Note: As stated under the Source (above), I received this book for free from St. Martin’s Press via NetGalley in exchange for my honest review (and trust me, honest is always what you’ll get).
Review: The Fault in Our Stars this is not. Both YA? Ok. Sick kids? Yeah. Outside of that, I see little else in common. But, The Invisible Life of Ivan Isaenko is just as good, for totally different reasons. There is so much more to this story than the feelings of two sick teenagers. Ivan’s whole life has essentially been one big disappointment. Physically, he’s a mess. Emotionally, probably even more so. He’s lived his whole life in a hospital, with no parents, and very little affection outside of his relationship with his beloved nurse Natalya. His access to the world has been vastly limited, so he lives a lot in his own head and makes a game out of everything. When Polina comes into his life, he finds a smattering of hope, and he begins to experience things he never thought he would. He learns more about himself, gets a taste of what love could be like, and his life is changed in ways he never could have expected.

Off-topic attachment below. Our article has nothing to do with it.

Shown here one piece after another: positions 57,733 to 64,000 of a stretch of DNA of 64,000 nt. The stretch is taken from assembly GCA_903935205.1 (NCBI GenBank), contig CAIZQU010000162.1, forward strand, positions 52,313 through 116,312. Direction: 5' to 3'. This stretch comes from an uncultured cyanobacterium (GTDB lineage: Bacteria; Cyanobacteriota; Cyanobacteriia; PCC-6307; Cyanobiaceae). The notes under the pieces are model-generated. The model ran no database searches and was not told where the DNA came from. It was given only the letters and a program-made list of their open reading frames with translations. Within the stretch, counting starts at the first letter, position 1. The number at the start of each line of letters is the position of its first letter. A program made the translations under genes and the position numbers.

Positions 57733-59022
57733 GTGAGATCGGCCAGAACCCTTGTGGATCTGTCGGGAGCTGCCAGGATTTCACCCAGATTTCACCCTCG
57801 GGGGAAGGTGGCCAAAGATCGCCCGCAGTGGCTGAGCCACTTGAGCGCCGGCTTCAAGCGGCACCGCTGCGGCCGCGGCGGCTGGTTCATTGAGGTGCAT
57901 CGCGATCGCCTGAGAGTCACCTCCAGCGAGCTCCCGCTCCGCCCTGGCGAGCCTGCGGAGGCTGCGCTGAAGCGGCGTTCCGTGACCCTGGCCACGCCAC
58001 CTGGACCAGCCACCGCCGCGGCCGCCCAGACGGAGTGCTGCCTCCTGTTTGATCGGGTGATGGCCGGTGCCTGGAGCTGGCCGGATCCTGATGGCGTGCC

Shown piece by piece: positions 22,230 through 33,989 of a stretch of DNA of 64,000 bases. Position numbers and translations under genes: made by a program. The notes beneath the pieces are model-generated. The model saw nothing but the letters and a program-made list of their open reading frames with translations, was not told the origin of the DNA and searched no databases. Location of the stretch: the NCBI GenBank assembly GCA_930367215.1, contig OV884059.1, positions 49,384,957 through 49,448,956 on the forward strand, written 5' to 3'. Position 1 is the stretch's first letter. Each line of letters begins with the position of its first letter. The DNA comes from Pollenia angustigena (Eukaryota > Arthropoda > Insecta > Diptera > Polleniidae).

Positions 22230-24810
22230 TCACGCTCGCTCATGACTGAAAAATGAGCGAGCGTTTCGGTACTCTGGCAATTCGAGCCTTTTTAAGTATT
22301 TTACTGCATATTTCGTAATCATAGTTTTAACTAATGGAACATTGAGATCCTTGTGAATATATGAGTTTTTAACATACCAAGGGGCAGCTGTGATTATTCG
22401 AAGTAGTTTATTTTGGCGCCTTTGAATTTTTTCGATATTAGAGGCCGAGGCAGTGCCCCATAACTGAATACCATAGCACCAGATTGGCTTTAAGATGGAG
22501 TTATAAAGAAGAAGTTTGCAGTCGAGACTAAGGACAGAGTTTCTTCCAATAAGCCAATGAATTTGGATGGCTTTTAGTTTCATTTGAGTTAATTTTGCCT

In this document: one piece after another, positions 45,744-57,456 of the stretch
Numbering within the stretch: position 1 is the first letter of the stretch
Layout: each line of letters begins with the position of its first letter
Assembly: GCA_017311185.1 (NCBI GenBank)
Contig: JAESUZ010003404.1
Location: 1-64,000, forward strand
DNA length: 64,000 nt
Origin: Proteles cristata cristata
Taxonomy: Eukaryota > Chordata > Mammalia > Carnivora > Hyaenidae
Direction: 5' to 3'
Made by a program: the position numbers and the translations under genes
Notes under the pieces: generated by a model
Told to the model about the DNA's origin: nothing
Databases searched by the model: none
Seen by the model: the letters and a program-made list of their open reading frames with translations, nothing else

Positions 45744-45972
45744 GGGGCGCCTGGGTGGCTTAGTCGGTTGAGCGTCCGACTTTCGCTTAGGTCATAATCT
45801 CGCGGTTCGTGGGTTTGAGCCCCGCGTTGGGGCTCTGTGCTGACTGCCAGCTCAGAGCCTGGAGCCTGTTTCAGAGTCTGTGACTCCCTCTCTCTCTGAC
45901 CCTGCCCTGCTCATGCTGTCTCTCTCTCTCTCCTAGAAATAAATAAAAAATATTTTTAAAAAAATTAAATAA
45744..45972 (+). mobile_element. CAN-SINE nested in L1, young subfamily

I loved Ivan, even when he didn’t seem so lovable. I love that this book made me think about my own feelings about the sick and disabled and how they are often dehumanized, how those with physical deformities that make society uncomfortable are often hidden in the shadows, sometimes by choice, sometimes not, and treated as other by everyone around them.
Although a lot of this book deals with death and loss, the isolation and disability aspects screamed at me, probably because I have two children with autism. Of course, autism isn’t as visible as Ivan’s physical deformities, but I spend a lot of time thinking about how my children experience the world, and how other people treat them. Because of my own personal experience, I felt particularly drawn in to this story, sucked in and then wrung out.
There is a lot in this book that is unsettling, that shakes your foundation a little, that makes you uncomfortable and then makes you question why it makes you uncomfortable, and I think that’s what I love most about it. It is sometimes a bit raw, and very revealing, and emotional, and painful, and it is a book that needs to be read.